The idea that drinking water can accelerate weight loss is popular and persistent. I haven’t found much research to back this up, although some studies suggest that drinking more water than you customarily do might be helpful.
A recent study comes from investigators at Virginia Tech. The researchers found that middle-aged and older obese men and women who drank two cups of water before each meal lost five pounds more than a group of dieters in the same age range who didn’t change their water intake. A year later, those in the first group had kept off more weight than the participants in the second. However, the research team reported that for unknown reasons drinking two glasses of water before meals didn’t have the same effect in younger adults.
In findings reported in 2008, the same Virginia Tech team showed that older adults who drank two cups of water half an hour before breakfast consumed about 75 fewer calories than a comparable group who didn’t drink the water. For that study, none of the participants dieted – they could eat what they wanted as long as those assigned to drinking water continued to do so for the duration of the study.
Then the Virginia Tech team put more than 40 obese adults between the ages of 55 and 75 on a 1200 to 1500 calorie per day diet. Half were randomly assigned to drink a 16-ounce bottle of water before all three meals; the others were given the water but no instructions as to when they should drink it. After 12 weeks, those who drank the water had lost an average of 15.5 pounds compared to 11 pounds in the other group.
The reasons for these differences haven’t been identified. One theory holds that increasing water consumption might boost metabolism; another holds that drinking water cuts calories if the water substitutes for high-calorie beverages. And drinking water before meals may give you a feeling of fullness so that you eat less.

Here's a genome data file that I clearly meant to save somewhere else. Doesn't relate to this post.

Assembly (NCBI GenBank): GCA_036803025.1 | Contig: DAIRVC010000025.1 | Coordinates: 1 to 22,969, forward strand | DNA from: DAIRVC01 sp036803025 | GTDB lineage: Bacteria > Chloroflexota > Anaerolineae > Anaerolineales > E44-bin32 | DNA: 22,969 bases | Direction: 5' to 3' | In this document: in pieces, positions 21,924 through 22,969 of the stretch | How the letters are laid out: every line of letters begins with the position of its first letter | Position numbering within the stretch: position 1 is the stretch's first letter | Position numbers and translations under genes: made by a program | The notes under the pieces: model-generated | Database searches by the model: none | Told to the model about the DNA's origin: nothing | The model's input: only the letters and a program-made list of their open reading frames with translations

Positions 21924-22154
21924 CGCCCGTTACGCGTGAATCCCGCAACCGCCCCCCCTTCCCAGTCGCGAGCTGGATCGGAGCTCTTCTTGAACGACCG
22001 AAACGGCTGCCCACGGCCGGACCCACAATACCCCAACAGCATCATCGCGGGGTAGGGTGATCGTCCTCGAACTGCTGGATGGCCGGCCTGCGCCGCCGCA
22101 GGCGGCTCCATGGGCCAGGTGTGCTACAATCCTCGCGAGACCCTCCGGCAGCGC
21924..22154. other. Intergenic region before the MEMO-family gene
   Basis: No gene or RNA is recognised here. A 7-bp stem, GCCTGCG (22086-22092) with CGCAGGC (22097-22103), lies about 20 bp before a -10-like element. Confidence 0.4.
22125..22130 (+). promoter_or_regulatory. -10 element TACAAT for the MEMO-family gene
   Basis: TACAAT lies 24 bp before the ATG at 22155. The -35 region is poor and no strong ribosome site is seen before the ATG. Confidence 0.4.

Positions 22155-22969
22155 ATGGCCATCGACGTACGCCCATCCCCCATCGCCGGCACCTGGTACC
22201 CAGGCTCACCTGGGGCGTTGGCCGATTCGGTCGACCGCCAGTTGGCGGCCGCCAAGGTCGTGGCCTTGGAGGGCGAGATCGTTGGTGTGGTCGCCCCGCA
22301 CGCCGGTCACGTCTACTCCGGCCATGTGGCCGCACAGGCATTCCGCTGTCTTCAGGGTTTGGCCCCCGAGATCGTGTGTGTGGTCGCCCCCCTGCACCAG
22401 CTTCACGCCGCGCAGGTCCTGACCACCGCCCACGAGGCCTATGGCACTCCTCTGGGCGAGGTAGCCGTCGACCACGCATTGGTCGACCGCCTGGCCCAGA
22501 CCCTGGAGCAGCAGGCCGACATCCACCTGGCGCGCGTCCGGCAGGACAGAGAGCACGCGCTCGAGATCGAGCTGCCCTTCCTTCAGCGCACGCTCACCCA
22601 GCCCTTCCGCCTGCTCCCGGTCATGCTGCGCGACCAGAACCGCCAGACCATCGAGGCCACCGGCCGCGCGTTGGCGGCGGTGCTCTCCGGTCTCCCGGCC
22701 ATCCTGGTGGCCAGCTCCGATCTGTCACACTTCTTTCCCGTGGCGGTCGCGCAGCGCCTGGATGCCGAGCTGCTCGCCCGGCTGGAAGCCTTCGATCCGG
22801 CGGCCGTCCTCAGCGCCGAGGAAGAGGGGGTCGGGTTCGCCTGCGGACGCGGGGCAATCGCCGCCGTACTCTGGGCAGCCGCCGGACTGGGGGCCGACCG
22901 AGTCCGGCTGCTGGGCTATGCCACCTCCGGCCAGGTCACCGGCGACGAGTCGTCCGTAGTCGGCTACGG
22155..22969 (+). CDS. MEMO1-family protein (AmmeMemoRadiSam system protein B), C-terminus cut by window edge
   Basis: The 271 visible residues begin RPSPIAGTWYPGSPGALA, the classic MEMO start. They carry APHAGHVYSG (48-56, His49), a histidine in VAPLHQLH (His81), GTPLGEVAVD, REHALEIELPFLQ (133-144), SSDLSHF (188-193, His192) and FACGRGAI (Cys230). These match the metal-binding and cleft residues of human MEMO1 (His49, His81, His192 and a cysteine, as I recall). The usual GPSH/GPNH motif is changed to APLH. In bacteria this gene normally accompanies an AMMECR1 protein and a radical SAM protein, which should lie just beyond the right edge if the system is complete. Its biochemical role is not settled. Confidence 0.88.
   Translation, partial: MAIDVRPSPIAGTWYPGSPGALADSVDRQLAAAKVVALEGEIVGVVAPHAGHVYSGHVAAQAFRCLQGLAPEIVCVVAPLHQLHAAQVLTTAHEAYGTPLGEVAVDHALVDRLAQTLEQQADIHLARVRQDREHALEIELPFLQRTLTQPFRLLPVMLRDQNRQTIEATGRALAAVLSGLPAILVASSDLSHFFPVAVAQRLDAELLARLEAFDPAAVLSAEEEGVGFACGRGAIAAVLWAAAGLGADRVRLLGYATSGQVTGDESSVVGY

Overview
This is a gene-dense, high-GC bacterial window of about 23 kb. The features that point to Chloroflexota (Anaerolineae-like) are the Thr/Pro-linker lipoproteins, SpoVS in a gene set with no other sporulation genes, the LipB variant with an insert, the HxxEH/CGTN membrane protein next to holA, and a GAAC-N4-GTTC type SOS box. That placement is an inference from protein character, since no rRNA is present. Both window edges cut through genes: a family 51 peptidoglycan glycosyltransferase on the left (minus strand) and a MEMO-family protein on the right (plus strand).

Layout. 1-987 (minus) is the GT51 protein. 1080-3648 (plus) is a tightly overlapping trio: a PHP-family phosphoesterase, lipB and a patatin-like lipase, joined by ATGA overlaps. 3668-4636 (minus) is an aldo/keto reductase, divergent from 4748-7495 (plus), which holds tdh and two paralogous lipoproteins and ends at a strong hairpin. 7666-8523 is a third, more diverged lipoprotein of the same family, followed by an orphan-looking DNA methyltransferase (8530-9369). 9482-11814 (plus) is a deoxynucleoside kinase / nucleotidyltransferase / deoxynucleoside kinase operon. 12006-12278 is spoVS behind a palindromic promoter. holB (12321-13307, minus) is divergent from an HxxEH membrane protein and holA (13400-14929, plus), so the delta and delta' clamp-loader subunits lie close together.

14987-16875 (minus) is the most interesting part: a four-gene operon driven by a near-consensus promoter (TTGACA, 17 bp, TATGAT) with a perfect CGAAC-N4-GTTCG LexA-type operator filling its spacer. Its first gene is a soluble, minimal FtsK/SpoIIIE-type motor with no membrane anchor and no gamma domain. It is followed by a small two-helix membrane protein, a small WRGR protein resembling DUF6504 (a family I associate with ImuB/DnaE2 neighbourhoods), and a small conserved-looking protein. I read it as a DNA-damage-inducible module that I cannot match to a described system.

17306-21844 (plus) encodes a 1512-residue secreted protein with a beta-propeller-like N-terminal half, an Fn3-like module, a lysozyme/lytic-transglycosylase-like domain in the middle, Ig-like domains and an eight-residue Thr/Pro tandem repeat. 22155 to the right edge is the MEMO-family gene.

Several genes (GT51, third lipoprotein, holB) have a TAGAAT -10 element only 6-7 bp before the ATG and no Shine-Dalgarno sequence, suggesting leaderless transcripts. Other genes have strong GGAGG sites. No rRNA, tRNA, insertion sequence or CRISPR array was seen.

I came across another study, from Germany, which found an increase in metabolic rate (calorie burning) after participants had each consumed 17 ounces of water. The researchers estimated that increasing water consumption by 1.5 liters (just over six cups) a day would result in burning an extra 17,400 calories in a year, which would add up to a weight loss of about five pounds. They said 40 percent of the increase in calorie burning is due to the extra metabolic effort required to warm the water consumed up to body temperature. The findings were published in the December 2004 issue of The Journal of Clinical Endocrinology and Metabolism.
Drinking more water before meals certainly can’t hurt you, and it may speed weight loss a bit. But the overall contribution of the water-drinking isn’t likely to be significant.
Andrew Weil, M.D.